Justice Ruth Bader Ginsburg on Friday underwent surgery at Memorial Sloan Kettering Hospital in New York City, where doctors removed two cancerous growths from her left lung, according to a press release issued by the Supreme Court. “Two nodules in the lower lobe of her left lung were discovered incidentally during tests performed at George Washington University Hospital to diagnose and treat rib fractures sustained in a fall on November 7,” the statement reads. “According to the thoracic surgeon, Valerie W. Rusch, MD, FACS, both nodules removed during surgery were found to be malignant on initial pathology evaluation. Post-surgery, there was no evidence of any remaining disease.” The statement adds that Ginsburg will remain at the hospital for a few days and is now “resting comfortably.” “Currently, no further treatment is planned,” it says.
Dr. Albert Rizzo, chief medial officer at the American Lung Association, told The Daily Beast that pulmonary nodules—or “non-ordinary” masses found in the lungs—are “very common” and not typically removed unless they’re cancerous. Based on the information provided in the SCOTUS statement, Dr. Rizzo said Ginsburg’s nodules could have been “stage-one cancer,” which means the cancer will likely not return. Dr. Stephen Broderick, assistant professor of surgery at Johns Hopkins University School of Medicine, also said that Ginsburg’s medical future seems “quite favorable” if the surgery was “minimally invasive” and the cancer didn’t involve her lymph nodes. “If this is an early stage lung cancer, the overall prognosis is outstanding,” he said. As far as recovery is concerned, both doctors said Ginsburg will likely need “weeks” of rehab after she is discharged from the hospital. This is Ginsburg’s third bout with cancer. In 1999, she was treated for colorectal cancer, and in 2009 for pancreatic cancer. She has never missed a day of oral argument.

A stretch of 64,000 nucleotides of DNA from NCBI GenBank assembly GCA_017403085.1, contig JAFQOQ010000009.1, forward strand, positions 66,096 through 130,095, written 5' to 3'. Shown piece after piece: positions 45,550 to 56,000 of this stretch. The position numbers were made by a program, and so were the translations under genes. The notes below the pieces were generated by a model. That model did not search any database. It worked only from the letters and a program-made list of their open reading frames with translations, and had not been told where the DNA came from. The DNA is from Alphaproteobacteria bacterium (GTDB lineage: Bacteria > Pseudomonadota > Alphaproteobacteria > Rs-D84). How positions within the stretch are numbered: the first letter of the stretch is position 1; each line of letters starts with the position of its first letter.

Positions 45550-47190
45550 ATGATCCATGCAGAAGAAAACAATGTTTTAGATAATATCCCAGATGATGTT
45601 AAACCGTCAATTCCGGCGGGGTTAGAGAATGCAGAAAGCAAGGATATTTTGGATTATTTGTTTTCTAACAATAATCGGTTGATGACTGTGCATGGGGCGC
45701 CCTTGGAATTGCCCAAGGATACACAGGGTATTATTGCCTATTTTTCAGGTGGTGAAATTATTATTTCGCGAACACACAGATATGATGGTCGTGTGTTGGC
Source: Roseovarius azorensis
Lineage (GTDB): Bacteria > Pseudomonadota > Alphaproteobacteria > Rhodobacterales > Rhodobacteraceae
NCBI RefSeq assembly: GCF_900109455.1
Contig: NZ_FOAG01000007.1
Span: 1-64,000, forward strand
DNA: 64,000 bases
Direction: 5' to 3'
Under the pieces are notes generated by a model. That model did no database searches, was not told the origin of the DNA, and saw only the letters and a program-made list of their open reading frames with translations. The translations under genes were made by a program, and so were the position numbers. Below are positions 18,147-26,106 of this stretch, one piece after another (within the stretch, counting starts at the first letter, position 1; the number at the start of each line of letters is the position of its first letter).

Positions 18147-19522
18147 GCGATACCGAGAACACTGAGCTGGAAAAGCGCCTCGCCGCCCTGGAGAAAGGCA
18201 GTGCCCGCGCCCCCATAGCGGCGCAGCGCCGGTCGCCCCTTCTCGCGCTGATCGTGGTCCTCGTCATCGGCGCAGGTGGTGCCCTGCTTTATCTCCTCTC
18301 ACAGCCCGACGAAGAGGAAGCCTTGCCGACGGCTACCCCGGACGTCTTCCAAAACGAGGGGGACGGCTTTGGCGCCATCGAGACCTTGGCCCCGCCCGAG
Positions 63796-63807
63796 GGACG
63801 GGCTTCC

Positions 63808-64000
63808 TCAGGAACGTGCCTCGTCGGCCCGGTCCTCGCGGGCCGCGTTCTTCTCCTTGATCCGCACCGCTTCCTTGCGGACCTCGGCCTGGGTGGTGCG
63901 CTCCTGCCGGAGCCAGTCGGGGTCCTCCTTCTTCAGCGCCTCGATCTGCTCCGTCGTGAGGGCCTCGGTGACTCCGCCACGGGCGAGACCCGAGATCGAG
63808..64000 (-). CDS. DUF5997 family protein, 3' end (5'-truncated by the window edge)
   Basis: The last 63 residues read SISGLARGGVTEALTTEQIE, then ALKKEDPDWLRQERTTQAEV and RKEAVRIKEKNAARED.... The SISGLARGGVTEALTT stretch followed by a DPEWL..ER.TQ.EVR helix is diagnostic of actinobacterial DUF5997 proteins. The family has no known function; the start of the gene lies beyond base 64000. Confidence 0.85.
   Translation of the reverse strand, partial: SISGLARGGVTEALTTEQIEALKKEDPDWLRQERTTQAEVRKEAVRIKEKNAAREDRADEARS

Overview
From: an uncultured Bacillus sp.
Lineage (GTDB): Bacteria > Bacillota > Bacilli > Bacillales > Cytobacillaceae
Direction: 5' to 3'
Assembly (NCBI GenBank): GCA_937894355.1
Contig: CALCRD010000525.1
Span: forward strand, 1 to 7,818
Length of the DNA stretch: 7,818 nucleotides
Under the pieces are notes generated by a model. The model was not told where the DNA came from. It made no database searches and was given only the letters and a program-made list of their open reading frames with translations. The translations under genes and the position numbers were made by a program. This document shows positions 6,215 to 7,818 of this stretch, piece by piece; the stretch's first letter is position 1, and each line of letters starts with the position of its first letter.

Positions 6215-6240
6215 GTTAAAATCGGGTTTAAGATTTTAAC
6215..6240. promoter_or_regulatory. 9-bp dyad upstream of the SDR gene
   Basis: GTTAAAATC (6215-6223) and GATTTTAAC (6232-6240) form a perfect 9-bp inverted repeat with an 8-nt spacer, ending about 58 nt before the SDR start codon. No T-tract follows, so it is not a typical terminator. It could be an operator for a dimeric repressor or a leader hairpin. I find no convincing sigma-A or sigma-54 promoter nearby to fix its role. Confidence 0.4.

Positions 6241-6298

- Julia Arciga